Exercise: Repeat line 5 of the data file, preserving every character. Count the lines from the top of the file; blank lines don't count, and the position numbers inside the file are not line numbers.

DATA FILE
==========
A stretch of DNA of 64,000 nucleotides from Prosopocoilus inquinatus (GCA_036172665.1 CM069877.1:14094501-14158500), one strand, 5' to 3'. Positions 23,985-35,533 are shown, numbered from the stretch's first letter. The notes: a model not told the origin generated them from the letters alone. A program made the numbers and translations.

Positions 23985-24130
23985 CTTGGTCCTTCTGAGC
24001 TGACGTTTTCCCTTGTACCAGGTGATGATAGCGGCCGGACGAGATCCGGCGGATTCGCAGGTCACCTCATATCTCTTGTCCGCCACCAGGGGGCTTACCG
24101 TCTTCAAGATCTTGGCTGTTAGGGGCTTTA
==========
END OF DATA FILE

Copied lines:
24101 TCTTCAAGATCTTGGCTGTTAGGGGCTTTA